UV Makes Vitamin D

So what is so essential about UV Rays that make us unhealthy without them? That high vibrational energy that can alter your skin’s DNA and potentially cause cancer can also convert a type of cholesterol in your skin into one of the most vital molecules for your overall health, Vitamin D.

Vitamin D regulates at least 1,000 genes governing virtually every body tissue, including several involved in calcium metabolism, immune system and neuromuscular functioning, bone health, hormone balance and cell growth and differentiation.

Recall that UV radiation makes up only 5% of sunlight. Thanks to our atmosphere and the ozone layer, that 5% UV radiation is 95% UVA (longer wavelength, less energy and less damaging) and only 5% UVB. It is UVB that makes Vitamin D, so it is only 5% of 5% of sunlight responsible for making such a vital substance.

Given the importance of Vitamin D and the lack of UVB radiation in winter sunlight, taking vitamin D3 as a supplement is a must.

Most national institutes still recommend 400IU/day of Vitamin D3.

Based on recent research, most experts now recommend at least 2,000 IU of vitamin D3 per day if you are not exposed to UVB. Look for supplements that provide D3 (cholecalciferol) rather than D2 (ergocalciferol).

No adverse effects have been seen with supplemental vitamin D intakes up to 10,000 IU daily. Exposing your face and hands to roughly 10 minutes of direct sunlight daily is also quite safe and a good way to boost vitamin D

UV Makes Nitric Oxide

Sunlights UV rays do more for us than make vitamin D. Named a critical antiaging molecule by Nobel Laureate Louis Ignarro, nitric oxide forms when sunlight’s UV energy enters our skin.

Whereas UVB produces Vitamin D, UVA produces nitric oxide.

Nitric oxide is a potent vasodilator. It relaxes all the little muscles around your blood vessels, allowing more blood to flow through. More blood flow means more nutrition and quicker toxin removal enabling your body to function more efficiently.

Nitric Oxide is the key to the success of erectile dysfunction medications, nitroglycerin tabs to manage angina, and it is a powerful agent to reduce blood pressure.

Your skin contains large stores of nitrite and nitrate, but only the nitrite is biologically active. Sunlight appears to prompt the conversion of nitrate to nitrite and nitric oxide (NO). Nitric oxide production by the sun is likely explains why the incidence of cardiovascular disease, including strokes and heart attacks, is significantly higher in winter months. Learn More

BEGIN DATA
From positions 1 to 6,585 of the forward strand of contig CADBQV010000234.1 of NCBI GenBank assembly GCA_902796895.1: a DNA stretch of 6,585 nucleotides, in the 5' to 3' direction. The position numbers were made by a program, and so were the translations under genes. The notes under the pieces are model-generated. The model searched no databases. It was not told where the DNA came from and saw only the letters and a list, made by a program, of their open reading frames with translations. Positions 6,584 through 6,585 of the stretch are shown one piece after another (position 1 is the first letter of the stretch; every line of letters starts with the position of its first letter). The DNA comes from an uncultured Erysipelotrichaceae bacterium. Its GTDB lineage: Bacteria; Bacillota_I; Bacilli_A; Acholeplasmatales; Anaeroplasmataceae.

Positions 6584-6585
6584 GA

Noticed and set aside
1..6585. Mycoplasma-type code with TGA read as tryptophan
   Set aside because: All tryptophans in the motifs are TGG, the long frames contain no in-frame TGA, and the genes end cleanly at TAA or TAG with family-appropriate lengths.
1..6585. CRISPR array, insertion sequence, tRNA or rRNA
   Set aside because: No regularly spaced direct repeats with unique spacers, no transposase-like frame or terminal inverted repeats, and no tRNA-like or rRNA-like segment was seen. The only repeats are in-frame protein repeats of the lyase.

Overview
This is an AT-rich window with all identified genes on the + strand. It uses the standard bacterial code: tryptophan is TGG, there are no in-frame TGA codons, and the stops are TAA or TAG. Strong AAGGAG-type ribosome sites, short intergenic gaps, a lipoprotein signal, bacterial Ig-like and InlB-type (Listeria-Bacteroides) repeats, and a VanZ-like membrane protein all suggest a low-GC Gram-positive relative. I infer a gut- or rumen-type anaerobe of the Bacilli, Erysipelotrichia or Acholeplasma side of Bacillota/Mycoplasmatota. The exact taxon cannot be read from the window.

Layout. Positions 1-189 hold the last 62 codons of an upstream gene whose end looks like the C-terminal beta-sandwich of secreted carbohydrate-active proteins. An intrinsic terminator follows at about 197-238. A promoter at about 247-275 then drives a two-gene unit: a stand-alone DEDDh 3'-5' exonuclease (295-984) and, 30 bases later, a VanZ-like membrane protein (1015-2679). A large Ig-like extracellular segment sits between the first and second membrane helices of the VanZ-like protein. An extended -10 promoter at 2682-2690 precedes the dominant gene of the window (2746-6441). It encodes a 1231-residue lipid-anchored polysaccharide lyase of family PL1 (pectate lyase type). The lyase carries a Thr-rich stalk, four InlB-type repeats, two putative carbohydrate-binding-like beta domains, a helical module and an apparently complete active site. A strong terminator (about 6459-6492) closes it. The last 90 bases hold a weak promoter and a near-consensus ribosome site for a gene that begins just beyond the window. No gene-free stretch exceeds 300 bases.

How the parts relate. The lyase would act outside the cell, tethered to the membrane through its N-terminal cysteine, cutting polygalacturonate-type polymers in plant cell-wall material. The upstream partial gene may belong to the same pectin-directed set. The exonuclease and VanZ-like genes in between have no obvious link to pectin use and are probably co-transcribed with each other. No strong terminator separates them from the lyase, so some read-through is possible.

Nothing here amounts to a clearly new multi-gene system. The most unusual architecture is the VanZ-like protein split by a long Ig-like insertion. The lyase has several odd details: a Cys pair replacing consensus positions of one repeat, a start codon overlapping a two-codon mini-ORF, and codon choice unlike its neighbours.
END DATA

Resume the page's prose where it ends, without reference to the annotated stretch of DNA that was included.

Vitamin D and Nitric Oxide production are just two of the health benefits of exposure to sunlight’s UV rays. Other benefits include:

  • Treatment of various skin conditions (psoriasis, eczema and vitiligo).
  • Potential reduction of some cancers (breast, prostate, and colon cancer).
  • Improved immune function: UV light can help stimulate the production of white blood cells. Ever noticed you get more colds in winter?
  • Pain relief: UV light therapy can relieve pain from arthritis, fibromyalgia, and chronic pain. Notice your aches and pains are less in the sun?

Sunlight: Your Natural Anti-Depressant

There is a strategic yet tiny structure in the brain called the suprachiasmatic nucleus, SCN for short. Your SCN is your master clock. It synchronizes your hormone levels, temperature, energy levels and many other body functions that wax and wane to a 24-hour rhythm.

When morning sunlight hits your eyes, it activates a photopigment called melanopsin in your retina. Melanopsin converts sunlight’s energy into an electrical signal that fires along your optic nerve to your SCN, which tells your brain to make serotonin.

Serotonin, the feel-good neurochemicals behind most antidepressants, does more than lift your mood. It provides mental clarity, appetite, and aids in digestion.

The length and intensity of exposure to sunlight do matter. In winter, when the days are short, and the sun’s power is lowest, your brain cannot make as much serotonin, potentially leading to Seasonal Affective disorder or SAD. Less light means less potential to make serotonin and maintain your mood.

Note that it is primarily blue light and green light from sunlight’s energy spectrum that activates serotonin. SAD Lamps mimic that energy spectrum and do work for treating SAD. However, because they radiate primarily visible light, they do not provide the other health benefits of sunlight, such as those caused by the deep red and infrared energy in sunlight.

Sunlight: Your Natural Sedative

Morning sunlight wakes our brain, produces serotonin and tells all our biological clocks it’s daylight time to be active. Make hay while the sun shines. But when the light in our eyes fades, sunset, your SCN tells your brain to stop making serotonin and instead convert it into melatonin to adjust your circadian rhythms towards sleep.

Melatonin is your internally produced sedative. Melatonin tells all your biological functions to settle and prepare for sleep.

Sunlight in your eyes in the morning wakes you up, and the lack of sunlight in your eyes after sunset prepares you for sleep.

This routine sleep-wake cycle is essential for our health! It synchronizes all our biological functions to turn on during the day and calm down at night.

When our bodies no longer synchronize to a routine light and dark cycle, we become desynchronized. Jet lag, shift work and computer screens before bed desynchronize us. We become groggy, and we cannot operate effectively.